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Super Rare Classic Bought Back To Life


Super-rare British classic brought back to life with more than 4,100 hours of work is nominated for award

 

This restoration of an ultra-rare British classic is so perfect that it’s been nominated for an award. Restorers Classic Motors Cars (CMC) of Bridgnorth were tasked with bringing this 1936 Squire – one of just seven built – back to its factory glory. And they did such a stunning job that the project has now been shortlisted for Restoration of the Year at the International Motoring Awards 2015.

 

 

When the Squire was displayed at the 2011 Retromobile event in Paris it was in a sorry state, with a family of rodents living in its upholstery and no paint remaining.

 

 

When CMC chairman Peter Neumark saw it – and its potential – he struck a deal to bring the car back to Shropshire to begin a complete rejuvenation. CMC’s managing director, Nick Goldthorp, said: “No detail has been too small to ensure originality.” He said that more than 4,100 man hours went into the job.

 

 

 

 

Nick added: “A finishing touch was the reissue of the Squire’s original registration number of CLO 5, forfeited on its export to the States in the ‘50s.” CMC is no stranger to receiving accolades for its restorations.

 

 

In 2011, the company won the Restoration of the Year award at the International Historic Motoring Awards for the epic restoration of the Lindner-Nocker Lightweight E-Type. The car had crashed in at the Montlhery circuit in 1964 and was so badly damaged that a complete restoration was thought to be impossible. But, after more than 7,000 hours of work and using more than 90 per cent of the original parts, CMC managed to bring it back to its former glory.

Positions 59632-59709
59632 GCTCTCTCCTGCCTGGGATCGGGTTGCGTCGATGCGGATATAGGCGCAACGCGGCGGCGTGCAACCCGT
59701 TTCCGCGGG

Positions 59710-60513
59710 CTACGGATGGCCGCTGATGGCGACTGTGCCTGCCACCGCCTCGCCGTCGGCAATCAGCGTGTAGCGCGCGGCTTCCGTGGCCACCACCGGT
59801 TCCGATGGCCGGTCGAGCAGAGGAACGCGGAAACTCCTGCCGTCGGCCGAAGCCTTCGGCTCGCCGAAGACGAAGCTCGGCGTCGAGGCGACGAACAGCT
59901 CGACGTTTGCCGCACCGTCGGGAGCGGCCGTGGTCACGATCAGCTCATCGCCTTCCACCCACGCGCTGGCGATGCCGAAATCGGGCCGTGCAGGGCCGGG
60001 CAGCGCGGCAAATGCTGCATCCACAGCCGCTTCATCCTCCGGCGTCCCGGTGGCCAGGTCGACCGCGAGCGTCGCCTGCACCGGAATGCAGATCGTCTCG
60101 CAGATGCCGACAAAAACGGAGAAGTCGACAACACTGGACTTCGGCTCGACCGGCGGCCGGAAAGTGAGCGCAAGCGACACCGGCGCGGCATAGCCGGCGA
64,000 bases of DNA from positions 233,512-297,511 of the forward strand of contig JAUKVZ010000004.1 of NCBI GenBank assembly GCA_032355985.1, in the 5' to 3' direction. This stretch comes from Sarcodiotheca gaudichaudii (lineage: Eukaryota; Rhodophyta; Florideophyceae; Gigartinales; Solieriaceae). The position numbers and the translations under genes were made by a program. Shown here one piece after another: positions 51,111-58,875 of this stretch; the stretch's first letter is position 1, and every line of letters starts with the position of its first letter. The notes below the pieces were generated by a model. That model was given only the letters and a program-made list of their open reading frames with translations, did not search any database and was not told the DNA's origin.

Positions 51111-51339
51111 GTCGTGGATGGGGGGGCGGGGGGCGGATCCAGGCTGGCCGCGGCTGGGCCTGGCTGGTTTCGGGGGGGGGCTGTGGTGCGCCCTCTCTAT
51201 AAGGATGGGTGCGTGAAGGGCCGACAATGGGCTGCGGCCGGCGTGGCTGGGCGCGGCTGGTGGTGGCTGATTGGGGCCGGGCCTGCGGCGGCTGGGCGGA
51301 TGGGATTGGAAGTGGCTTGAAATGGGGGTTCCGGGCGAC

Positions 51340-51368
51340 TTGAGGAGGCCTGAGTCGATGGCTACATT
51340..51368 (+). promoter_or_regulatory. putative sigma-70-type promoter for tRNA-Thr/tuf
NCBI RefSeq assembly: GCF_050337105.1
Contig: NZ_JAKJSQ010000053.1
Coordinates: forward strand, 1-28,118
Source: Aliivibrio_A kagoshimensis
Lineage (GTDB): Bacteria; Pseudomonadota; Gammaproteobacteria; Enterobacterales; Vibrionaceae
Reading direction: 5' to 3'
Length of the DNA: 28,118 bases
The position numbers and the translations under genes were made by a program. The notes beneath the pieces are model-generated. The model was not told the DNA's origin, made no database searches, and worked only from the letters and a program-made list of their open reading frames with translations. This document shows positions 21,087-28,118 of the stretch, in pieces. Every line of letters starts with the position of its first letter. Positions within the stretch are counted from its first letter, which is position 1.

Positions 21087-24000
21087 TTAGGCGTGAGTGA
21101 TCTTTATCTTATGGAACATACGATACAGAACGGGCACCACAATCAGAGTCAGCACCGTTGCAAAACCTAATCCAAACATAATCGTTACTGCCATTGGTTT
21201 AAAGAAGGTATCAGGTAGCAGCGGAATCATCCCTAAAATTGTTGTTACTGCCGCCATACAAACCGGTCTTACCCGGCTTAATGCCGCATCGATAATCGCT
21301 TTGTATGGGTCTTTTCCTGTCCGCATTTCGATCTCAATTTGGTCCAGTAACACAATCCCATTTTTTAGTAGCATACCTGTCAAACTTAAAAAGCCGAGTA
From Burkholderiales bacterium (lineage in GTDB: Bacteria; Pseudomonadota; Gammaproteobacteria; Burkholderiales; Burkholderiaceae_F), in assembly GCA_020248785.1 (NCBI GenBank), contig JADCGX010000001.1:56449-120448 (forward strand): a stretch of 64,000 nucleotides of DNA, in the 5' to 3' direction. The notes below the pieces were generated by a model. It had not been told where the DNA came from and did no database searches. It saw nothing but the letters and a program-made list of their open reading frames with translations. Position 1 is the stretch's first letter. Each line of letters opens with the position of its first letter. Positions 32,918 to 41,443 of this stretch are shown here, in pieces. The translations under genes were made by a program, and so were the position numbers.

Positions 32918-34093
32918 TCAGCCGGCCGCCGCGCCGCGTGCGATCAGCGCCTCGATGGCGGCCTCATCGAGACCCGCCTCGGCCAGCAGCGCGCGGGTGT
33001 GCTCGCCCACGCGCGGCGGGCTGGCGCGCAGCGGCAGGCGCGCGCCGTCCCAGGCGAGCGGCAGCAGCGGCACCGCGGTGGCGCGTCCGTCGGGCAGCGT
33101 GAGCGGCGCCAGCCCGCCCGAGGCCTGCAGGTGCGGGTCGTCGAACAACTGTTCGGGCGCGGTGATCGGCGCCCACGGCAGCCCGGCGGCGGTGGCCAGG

When the Squire arrived at CMC’s premises early in 2013 for a full nut and bolt restoration it was practically complete, but there were no spare parts. It had also undergone a few modifications over the years, which have now all been carefully reversed to bring the car back to the state in which it left Squire’s Remenham Hill Works nearly 80 years ago. The original radiator shell was badly twisted, so CMC fabricated a new one from brass.

 

 

Even the missing quick-release caps on the radiator and petrol tank have been scrupulously reproduced using originals from another Squire for reference. Although all of the instruments were present, a wooden dashboard had replaced the metal original. These were reconditioned and accommodated in a new plywood version, faced in aluminium and finished in the body colour as per the original specification.

 

 

 

 

When it came to restoring the body, all of the original aluminium panels were carefully detached from the ash frame and re-beaten at CMC, saving as much of the original metal as possible. More than 2,100 hours were spent by CMC’s head panel beater Luke Martin, who attended to all of the body work.

 

The car retained its original maroon colour thanks to examples of paint found inside the boot lid and on the engine bay plates, which allowed CMC’s John Langston to reproduce the original colour.

 

Nick said: “The future of this Squire is now assured and is a credit to the team of skilled specialists at CMC that undertook this superb restoration.” Following the work, the car appeared at the Phyllis Court Club in Henley, which hosted four original Squire cars that were built at nearby Remenham Hill from 1934 to 1936.

 

 

Piers Flashman, president of the Phyllis Court Classic Motoring Group, said:  “This was a marvellous opportunity, Phyllis Court Members Club has a long history in Henley and so have these famous cars.

 

“We know that only seven were built and we planned this event when we realised we could invite the owners of four of these cars to come together, to coincide with the publication of a history of the marque." All Squires that were present at Phyllis Court are privately owned and came together for the first time since they were manufactured in a small garage nearby.

 

Members of the family of Adrian Squire, the founder, attended the event together with several relatives of the original management team responsible for making and selling the cars from a small showroom in Henley. The Squires are heavily featured in Jonathan Wood’s book Squire, the Man, the Cars, the Heritage, which candidly recounts the story of the formidable Adrian Squire and the seven cars built.

 

 

More details at squirebook.co.uk

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